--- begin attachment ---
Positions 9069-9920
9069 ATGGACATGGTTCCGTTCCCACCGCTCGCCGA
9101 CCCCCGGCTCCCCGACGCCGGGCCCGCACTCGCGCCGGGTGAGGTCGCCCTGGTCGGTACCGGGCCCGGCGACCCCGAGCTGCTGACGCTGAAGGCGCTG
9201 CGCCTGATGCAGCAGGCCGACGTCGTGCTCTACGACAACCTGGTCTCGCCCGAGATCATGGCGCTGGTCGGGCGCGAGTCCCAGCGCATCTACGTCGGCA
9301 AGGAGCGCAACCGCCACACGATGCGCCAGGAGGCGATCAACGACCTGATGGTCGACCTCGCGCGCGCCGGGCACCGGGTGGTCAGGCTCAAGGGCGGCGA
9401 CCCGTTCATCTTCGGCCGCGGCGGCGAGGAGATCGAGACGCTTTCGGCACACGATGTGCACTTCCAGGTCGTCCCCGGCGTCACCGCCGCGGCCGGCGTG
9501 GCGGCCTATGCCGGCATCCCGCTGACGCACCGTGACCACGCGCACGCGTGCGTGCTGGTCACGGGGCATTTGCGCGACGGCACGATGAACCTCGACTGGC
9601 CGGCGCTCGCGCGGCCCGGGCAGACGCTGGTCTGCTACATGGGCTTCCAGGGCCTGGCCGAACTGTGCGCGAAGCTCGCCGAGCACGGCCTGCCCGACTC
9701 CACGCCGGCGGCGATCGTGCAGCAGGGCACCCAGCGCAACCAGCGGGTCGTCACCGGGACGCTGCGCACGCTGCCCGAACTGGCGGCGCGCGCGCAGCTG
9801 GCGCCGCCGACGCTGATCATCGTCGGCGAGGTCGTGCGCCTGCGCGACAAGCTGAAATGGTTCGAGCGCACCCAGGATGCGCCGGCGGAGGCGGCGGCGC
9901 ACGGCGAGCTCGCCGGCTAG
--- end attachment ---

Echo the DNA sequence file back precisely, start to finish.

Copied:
Positions 9069-9920
9069 ATGGACATGGTTCCGTTCCCACCGCTCGCCGA
9101 CCCCCGGCTCCCCGACGCCGGGCCCGCACTCGCGCCGGGTGAGGTCGCCCTGGTCGGTACCGGGCCCGGCGACCCCGAGCTGCTGACGCTGAAGGCGCTG
9201 CGCCTGATGCAGCAGGCCGACGTCGTGCTCTACGACAACCTGGTCTCGCCCGAGATCATGGCGCTGGTCGGGCGCGAGTCCCAGCGCATCTACGTCGGCA
9301 AGGAGCGCAACCGCCACACGATGCGCCAGGAGGCGATCAACGACCTGATGGTCGACCTCGCGCGCGCCGGGCACCGGGTGGTCAGGCTCAAGGGCGGCGA
9401 CCCGTTCATCTTCGGCCGCGGCGGCGAGGAGATCGAGACGCTTTCGGCACACGATGTGCACTTCCAGGTCGTCCCCGGCGTCACCGCCGCGGCCGGCGTG
9501 GCGGCCTATGCCGGCATCCCGCTGACGCACCGTGACCACGCGCACGCGTGCGTGCTGGTCACGGGGCATTTGCGCGACGGCACGATGAACCTCGACTGGC
9601 CGGCGCTCGCGCGGCCCGGGCAGACGCTGGTCTGCTACATGGGCTTCCAGGGCCTGGCCGAACTGTGCGCGAAGCTCGCCGAGCACGGCCTGCCCGACTC
9701 CACGCCGGCGGCGATCGTGCAGCAGGGCACCCAGCGCAACCAGCGGGTCGTCACCGGGACGCTGCGCACGCTGCCCGAACTGGCGGCGCGCGCGCAGCTG
9801 GCGCCGCCGACGCTGATCATCGTCGGCGAGGTCGTGCGCCTGCGCGACAAGCTGAAATGGTTCGAGCGCACCCAGGATGCGCCGGCGGAGGCGGCGGCGC
9901 ACGGCGAGCTCGCCGGCTAG